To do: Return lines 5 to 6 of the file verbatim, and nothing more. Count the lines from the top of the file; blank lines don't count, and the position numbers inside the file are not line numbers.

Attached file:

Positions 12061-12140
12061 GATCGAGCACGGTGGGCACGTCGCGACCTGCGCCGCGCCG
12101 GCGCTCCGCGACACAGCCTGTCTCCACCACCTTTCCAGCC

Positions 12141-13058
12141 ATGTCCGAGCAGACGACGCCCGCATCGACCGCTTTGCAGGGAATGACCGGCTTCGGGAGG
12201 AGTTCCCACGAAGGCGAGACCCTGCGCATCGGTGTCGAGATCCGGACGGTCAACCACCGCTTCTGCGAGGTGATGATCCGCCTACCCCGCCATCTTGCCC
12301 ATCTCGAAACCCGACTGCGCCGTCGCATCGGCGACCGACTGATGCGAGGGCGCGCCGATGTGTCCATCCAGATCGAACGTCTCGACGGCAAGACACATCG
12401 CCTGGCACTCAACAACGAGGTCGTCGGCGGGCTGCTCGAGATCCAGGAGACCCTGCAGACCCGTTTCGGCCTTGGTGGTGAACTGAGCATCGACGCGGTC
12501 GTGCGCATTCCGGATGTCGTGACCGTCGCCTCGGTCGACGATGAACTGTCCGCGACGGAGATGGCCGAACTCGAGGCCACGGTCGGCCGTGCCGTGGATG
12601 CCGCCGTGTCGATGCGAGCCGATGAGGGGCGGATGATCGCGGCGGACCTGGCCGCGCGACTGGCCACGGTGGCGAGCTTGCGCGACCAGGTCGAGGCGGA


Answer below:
12141 ATGTCCGAGCAGACGACGCCCGCATCGACCGCTTTGCAGGGAATGACCGGCTTCGGGAGG
12201 AGTTCCCACGAAGGCGAGACCCTGCGCATCGGTGTCGAGATCCGGACGGTCAACCACCGCTTCTGCGAGGTGATGATCCGCCTACCCCGCCATCTTGCCC